Derived Personal Identity Verification (PIV) Credentials project combines the security of a PIV Card with the flexibility of a mobile device
With the integration of mobile devices, including smartphones and tablets, into their daily lives people are changing how, where, and when they work. The office is no longer the only place where work gets done; users want access to the information they need using the devices that work best for them. Checking email or approving expense reports while out of the office are just a few examples of the flexibility that users desire to manage life in today’s fast-paced world.
However, what should users do when the work involves sensitive information? For example, federal employees and contractors handle a wide variety of information, some of which is sensitive, such as personally identifiable information (e.g. Social Security numbers, addresses, and birth dates). Access to this information needs to be restricted and security procedures have been established to provide additional levels of protection. These procedures require additional elements to verify the identity of the user, who typically uses computing devices such as laptops and desktops to access information systems. The requirement of additional elements, also known as factors, is referred to as multifactor authentication. When multifactor authentication is implemented, a user must present two authentication factors that can be from the following three categories:
- something you know (like a password or PIN)
- something you have (like a smart card or token)
- something you are (like your fingerprint)
The government issues Personal Identify Verification (PIV) Cards—a type of smart card—as the “something you have,” which is used in combination with the “something you know,” in this case a PIN. The use of PIV Cards leverages the identity proofing of existing authentication standards to keep information systems safe from malicious actors. (More information about the Homeland Security Presidential Directive-12 (HSPD-12) that mandated the common identification standard and the Federal Information Processing Standard (FIPS) 201 that specifies a common set of credentials in the PIV Card, is available online.)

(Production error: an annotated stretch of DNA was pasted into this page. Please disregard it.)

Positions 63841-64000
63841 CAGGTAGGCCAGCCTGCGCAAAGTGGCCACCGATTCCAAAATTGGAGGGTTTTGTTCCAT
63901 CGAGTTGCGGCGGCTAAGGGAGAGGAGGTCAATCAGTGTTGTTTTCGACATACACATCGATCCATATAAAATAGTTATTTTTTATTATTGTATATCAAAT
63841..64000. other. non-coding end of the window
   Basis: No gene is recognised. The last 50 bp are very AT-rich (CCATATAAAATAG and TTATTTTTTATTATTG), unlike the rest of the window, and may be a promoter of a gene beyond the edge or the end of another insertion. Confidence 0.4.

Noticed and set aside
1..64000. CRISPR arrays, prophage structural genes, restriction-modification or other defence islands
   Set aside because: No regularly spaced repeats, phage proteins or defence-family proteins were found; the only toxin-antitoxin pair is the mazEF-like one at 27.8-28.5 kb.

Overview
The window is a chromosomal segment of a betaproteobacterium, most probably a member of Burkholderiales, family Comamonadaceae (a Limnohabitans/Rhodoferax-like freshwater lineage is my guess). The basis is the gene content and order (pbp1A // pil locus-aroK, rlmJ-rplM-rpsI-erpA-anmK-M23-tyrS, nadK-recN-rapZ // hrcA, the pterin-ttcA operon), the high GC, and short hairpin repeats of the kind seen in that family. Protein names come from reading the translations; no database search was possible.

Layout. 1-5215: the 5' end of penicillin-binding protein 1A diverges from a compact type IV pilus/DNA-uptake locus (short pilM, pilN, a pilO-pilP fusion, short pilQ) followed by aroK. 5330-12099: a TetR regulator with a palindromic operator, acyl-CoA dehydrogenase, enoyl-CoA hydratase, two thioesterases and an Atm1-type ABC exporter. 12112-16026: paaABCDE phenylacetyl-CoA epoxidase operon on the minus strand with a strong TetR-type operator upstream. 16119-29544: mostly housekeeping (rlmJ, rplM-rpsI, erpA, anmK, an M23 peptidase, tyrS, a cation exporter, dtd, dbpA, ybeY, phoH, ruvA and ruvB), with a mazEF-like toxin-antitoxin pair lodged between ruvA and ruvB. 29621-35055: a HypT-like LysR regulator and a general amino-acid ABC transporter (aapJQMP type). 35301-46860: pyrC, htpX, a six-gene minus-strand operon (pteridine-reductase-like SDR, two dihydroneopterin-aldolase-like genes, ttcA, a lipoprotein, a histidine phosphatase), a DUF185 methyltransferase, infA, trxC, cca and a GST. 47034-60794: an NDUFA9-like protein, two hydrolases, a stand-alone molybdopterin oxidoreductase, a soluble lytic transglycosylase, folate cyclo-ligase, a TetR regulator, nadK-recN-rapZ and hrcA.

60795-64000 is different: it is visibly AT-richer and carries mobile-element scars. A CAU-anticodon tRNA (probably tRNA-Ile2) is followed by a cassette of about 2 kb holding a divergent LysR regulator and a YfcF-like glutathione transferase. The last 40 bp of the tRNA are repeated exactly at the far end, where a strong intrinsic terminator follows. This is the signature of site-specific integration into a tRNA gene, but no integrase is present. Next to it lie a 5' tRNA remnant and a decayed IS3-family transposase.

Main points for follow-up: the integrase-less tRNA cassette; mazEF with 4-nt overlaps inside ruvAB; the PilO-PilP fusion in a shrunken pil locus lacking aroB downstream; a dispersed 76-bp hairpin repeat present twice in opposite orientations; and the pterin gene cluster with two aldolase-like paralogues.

While PIV Cards provide the strong security needed to protect sensitive systems, they also require a physical card reader to access the authentication information contained in the card. However, most mobile devices are not equipped with smart card readers.
To address this issue, the National Institute of Standards and Technology (NIST) published Special Publication (SP) 800-157, Guidelines for Derived Personal Identity Verification Credentials, which describes an alternative token, the Derived PIV Credential that can be implemented and deployed directly with mobile devices (such as smartphones and tablets) to provide PIV-enabled authentication services on the mobile device to authenticate the credential holder to remote systems.
To demonstrate a practical application of this system, the NCCoE built a security architecture using commercially available technology that demonstrates life cycle management of derived PIV Credentials in mobile devices, and documented the work in draft NIST SP 1800-12, Derived Personal Identity Verification Credentials. This draft SP is a practice guide that organizations can reference as they work to establish multifactor authentication for information systems and websites from mobile devices that lack PIV Card readers.
“The NCCoE is focused on accelerating businesses' adoption of standards-based, security technologies,” said Tim McBride, deputy director of the NCCoE. “We do that by collaborating with technology innovators to demonstrate real-world, standards-based cybersecurity capabilities aimed at addressing sector-specific business challenges. Although the PIV program and the NCCoE Derived PIV Credentials project are primarily aimed at the federal sector’s needs, our practice guide is relevant to private sector organizations who have smart card infrastructures who are also looking to move their identity credentials into mobile devices.”
A second draft of this practice guide is currently under development that will incorporate public comments on the draft and expands beyond using a cloud-based Credential Management System (CMS) to issue derived PIV Credentials to a managed mobile device using ICAM shared services. The second draft’s reference architectures use an enterprise CMS to issue credentials to (1) a software container and (2) to a hardware container to provide a convenient and secure means to authenticate a user’s identity. The anticipated publication date of the second draft practice guide is June 2018.